Friday, January 31, 2014

A correction or the next bear market?

Are the emerging markets currency woes a legitimate threat to developed market stocks (as in bear market)? Or are they a convenient excuse for a long overdue correction (anything less than a 20% decline)? Of course only time can answer, although lots of "experts"---shooting in all directions---will give it a shot.

While I may have the sense that---given the near-term economic potential (per recent indicators) of developed markets, healthy corporate balance sheets, the not-bubbly valuations for stocks worldwide, the lack of the euphoria that often precedes bear markets, the positive sloping yield curve (signaling no recession in sight), my, and others, assessment of the emerging market currency "crises" that have occurred during my tenure (they were ultimately wonderful buying opportunities) and the long-term growth prospects for emerging economies (where 85% of the world's population lives)---we're not yet on the verge of the next great bear market, the fact of the matter is not I nor anyone else can know for certain.

You've heard a thousand times that corrections are normal, essential even, phenomena. The thing is, they don't happen simply because they're a normal, essential part of the process. They happen because something occurs in the world that---for a brief while---frightens folks out of the stock market. If that something turns out to be a short-term blip in an otherwise upward sloping global economy, history will chalk up a market decline of 10-20% (should we get there) as a healthy, garden variety correction. If, however, it morphs into a global recession, we will indeed experience our next bear market (a 20+% decline in the major stock indices).

The few givens (I didn't get to the long-term technicals) I presented in paragraph two are all legitimate reasons to believe that the bull is not yet ready to concede to the bear. But of course things can, and often do, change in a hurry. The wise investor understands that the market is forever a precarious place in the short-run and, therefore, thinks in long-run terms. Long-run success comes from having the patience to weather the inevitable storms (big and small).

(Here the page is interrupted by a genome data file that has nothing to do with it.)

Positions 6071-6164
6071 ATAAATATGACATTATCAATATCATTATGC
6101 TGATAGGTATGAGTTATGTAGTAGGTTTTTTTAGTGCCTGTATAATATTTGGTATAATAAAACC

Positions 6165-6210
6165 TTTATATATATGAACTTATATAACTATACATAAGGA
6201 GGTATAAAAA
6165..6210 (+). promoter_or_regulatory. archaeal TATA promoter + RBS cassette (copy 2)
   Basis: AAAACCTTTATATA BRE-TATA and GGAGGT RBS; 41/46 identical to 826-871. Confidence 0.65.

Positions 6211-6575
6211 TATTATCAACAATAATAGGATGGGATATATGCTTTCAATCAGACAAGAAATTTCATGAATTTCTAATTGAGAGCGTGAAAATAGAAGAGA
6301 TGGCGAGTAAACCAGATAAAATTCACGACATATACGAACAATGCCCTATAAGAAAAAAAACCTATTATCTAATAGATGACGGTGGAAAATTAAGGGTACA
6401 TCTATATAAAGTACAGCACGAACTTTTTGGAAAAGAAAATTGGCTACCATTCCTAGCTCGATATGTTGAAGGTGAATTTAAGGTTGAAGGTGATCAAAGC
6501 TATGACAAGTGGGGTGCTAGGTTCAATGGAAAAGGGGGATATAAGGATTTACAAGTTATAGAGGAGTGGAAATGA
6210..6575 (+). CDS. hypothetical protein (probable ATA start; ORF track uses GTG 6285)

Comfort/patience amid the turmoil means possessing a confidence that comes from maintaining an asset mix that is consistent with your circumstances, rebalancing the major asset classes (equity and fixed income) and making sector (tech, staples, financials, etc.), style (large cap value, small cap growth, etc.) and location (U.S., Europe, emerging mkts, etc.) adjustments---at the margin---periodically. In essence, allowing the market to correct what needs correcting without reacting, accepting periodic declines in your portfolio's value, and adjusting intelligently along the way.

All that said---simply for our edification---I will be offering up deeper insights into the issues du jour as 2014 unfolds.

Here's a link to Franklin Templeton's Mark Mobius's (he's been the emerging markets guru for as long as I can remember) latest commentary on the present state of emerging markets...

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